HIV and Aids
HIV (human immunodeficiency virus) is a virus that damages the cells in your immune system and weakens your ability to fight everyday infections and disease.
AIDS is a set of symptoms (or syndrome as opposed to a virus) caused by HIV. A person is said to have AIDS when their immune system is too weak to fight off infection, and they develop certain defining symptoms and illnesses. This is the last stage of HIV, when the infection is very advanced, and if left untreated will lead to death.
Causes of HIV infection
HIV is found in the body fluids of an infected person. This includes semen, vaginal and anal fluids, blood, and breast milk.
Other ways HIV is spread from person to person include:
- Through vaginal or anal sex.
- Sharing needles, syringes, and other items for injection drug use.
- Sharing tattoo equipment without sterilizing it between uses.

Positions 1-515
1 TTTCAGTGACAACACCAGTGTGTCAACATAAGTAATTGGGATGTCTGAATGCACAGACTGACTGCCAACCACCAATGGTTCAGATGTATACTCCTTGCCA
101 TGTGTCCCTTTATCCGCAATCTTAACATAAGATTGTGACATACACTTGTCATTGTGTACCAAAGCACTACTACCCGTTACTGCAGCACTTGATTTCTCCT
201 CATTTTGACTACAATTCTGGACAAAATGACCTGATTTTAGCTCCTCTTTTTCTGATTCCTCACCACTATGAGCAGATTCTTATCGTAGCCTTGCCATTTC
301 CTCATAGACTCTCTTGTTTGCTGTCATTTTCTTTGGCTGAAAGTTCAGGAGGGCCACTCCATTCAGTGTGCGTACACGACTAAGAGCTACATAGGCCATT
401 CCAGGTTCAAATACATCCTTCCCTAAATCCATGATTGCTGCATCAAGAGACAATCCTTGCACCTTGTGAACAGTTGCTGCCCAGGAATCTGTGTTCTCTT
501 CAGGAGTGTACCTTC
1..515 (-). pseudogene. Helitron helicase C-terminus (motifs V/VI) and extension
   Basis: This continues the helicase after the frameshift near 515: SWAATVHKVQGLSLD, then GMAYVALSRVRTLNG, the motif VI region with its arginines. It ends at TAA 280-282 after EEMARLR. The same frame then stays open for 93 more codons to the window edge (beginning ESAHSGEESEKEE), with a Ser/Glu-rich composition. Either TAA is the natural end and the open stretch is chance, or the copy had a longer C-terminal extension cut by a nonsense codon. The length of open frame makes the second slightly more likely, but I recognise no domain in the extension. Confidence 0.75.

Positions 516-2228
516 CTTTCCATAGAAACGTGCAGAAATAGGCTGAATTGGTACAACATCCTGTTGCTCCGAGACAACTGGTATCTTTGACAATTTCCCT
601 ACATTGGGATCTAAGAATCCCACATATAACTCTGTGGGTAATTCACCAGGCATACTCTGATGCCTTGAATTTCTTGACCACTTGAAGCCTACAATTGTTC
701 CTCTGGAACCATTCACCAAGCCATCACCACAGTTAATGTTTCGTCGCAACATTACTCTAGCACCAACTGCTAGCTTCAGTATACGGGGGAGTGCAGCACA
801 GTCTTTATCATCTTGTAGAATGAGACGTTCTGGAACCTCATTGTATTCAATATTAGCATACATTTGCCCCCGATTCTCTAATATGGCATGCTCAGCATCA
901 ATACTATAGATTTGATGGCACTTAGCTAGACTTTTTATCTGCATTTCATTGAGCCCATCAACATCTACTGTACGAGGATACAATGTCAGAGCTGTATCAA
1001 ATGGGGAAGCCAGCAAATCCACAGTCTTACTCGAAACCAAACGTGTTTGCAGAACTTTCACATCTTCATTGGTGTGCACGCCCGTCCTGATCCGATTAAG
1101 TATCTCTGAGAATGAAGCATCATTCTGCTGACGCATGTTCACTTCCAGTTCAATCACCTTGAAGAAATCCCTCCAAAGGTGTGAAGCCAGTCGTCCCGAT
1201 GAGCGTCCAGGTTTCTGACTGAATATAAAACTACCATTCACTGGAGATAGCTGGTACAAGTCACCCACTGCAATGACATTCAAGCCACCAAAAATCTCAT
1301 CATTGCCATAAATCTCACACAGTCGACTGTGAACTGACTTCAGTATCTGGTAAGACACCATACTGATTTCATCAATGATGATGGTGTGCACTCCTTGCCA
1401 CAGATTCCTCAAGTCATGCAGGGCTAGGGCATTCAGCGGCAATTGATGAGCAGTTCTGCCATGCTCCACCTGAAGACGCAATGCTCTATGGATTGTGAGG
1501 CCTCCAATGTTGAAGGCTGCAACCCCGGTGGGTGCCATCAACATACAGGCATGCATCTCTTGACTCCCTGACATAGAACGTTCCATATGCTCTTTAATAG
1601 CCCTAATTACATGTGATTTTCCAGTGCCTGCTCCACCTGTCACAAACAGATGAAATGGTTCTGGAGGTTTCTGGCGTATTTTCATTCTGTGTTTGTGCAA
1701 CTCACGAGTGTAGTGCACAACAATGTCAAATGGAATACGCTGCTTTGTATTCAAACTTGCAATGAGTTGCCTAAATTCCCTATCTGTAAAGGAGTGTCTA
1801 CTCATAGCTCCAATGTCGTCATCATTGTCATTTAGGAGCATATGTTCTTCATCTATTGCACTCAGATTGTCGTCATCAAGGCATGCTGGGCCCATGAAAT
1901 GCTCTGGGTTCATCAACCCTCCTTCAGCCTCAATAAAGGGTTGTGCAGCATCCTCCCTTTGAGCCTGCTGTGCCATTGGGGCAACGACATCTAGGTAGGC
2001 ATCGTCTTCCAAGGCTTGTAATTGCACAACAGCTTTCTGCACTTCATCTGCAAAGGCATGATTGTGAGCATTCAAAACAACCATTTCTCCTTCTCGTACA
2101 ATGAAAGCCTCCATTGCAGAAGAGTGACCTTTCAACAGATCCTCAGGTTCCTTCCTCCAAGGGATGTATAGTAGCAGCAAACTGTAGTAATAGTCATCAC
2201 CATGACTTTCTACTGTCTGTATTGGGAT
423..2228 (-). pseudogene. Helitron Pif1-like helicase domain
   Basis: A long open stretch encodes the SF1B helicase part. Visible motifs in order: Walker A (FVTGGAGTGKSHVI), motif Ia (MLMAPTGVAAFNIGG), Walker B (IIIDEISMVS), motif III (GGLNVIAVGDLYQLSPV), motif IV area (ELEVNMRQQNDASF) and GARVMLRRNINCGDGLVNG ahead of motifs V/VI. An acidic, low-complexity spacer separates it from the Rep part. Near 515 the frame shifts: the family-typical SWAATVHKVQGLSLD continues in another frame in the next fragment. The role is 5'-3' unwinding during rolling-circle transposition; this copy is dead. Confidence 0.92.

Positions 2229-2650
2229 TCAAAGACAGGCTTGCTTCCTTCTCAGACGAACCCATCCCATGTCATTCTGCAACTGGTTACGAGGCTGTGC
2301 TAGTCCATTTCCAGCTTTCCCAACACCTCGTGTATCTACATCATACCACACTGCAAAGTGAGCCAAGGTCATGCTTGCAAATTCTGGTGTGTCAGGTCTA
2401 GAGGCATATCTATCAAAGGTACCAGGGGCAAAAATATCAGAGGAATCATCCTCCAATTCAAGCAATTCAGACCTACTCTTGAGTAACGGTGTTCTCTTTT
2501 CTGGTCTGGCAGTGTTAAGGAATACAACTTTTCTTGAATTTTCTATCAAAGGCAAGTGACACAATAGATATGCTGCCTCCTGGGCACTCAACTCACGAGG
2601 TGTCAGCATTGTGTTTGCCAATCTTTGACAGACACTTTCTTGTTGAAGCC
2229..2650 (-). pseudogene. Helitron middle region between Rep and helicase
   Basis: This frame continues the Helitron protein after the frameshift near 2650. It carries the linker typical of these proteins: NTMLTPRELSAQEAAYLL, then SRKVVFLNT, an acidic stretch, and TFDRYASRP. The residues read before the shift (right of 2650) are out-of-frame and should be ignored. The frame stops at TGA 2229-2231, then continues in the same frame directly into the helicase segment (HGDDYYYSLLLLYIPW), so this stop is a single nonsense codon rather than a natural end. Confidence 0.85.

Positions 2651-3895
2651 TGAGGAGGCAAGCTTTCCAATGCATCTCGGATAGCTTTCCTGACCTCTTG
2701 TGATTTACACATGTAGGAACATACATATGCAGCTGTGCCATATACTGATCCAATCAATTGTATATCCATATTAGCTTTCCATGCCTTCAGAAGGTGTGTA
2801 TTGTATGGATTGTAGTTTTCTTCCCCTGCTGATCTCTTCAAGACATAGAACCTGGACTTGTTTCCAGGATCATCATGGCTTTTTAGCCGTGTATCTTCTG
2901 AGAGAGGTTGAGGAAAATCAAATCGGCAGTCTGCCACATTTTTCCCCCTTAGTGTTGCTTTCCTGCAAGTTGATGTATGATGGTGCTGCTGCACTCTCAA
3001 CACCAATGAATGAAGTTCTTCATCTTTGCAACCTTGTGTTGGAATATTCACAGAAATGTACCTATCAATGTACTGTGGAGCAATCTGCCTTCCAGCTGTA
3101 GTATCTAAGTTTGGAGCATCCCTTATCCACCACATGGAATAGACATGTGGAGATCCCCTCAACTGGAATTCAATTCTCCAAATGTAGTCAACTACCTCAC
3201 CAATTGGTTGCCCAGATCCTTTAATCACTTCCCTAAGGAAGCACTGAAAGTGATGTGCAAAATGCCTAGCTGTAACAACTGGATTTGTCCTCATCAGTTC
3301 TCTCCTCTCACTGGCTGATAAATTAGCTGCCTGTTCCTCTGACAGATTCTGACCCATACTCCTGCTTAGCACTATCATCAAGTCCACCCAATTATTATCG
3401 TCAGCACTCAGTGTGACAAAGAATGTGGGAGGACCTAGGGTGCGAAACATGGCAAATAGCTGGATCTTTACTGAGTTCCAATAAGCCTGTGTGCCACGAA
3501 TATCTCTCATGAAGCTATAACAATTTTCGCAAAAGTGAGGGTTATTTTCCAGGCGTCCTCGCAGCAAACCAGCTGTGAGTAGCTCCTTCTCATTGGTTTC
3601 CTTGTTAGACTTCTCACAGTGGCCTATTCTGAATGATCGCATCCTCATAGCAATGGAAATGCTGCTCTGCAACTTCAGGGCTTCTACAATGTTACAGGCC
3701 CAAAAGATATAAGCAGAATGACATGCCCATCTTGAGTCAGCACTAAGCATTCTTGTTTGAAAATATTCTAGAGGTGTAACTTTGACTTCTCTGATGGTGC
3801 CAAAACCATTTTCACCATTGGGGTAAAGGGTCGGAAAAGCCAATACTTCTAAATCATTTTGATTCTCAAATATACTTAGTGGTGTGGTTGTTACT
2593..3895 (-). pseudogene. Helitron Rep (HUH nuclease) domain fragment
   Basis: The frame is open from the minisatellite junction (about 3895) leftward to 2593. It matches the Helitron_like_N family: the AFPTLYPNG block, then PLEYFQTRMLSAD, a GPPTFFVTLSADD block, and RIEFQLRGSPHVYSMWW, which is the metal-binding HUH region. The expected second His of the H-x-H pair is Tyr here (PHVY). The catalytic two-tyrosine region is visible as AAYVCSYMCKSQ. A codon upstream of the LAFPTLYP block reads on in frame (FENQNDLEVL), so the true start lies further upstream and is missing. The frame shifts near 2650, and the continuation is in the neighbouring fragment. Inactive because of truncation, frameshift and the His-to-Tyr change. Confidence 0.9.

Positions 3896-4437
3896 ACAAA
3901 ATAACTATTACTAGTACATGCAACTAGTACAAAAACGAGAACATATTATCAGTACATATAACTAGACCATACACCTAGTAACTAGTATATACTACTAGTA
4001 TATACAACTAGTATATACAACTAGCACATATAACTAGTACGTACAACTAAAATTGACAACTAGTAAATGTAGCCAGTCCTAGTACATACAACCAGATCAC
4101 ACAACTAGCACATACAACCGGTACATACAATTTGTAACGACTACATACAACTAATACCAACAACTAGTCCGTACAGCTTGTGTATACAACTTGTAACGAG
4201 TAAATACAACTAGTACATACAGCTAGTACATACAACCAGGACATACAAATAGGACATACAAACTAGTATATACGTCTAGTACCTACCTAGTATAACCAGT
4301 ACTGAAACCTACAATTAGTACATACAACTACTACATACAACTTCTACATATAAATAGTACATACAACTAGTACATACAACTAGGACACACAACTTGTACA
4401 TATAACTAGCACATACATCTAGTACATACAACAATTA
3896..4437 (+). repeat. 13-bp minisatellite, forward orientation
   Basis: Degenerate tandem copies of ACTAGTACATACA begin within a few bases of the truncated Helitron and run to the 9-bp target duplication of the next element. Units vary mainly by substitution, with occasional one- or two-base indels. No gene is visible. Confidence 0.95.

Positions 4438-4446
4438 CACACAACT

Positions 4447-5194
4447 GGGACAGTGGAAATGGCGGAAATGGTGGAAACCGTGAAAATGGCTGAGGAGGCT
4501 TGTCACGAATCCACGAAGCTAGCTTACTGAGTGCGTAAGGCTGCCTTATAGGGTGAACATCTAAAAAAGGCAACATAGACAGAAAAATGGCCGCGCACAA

- During pregnancy, labor, or delivery from a woman to her baby
- Through “pre-mastication,” or chewing a baby’s food before feeding it to them
- Through exposure to the blood of someone living with HIV, such as through a needle stick
The virus doesn’t spread in air or water, or through casual contact.
Symptoms of HIV
Most people infected by HIV develop a flu-like illness within a month or two after the virus enters the body. Possible signs and symptoms include:
- Muscle aches and joint pain
- Sore throat and painful mouth sores
- Swollen lymph glands, mainly on the neck
- Weight loss
Treatment options for HIV
No effective cure currently exists for HIV. But with proper medical care, HIV can be controlled. If you think you may have been infected with HIV or are at risk of contracting the virus, see a health care provider as soon as possible.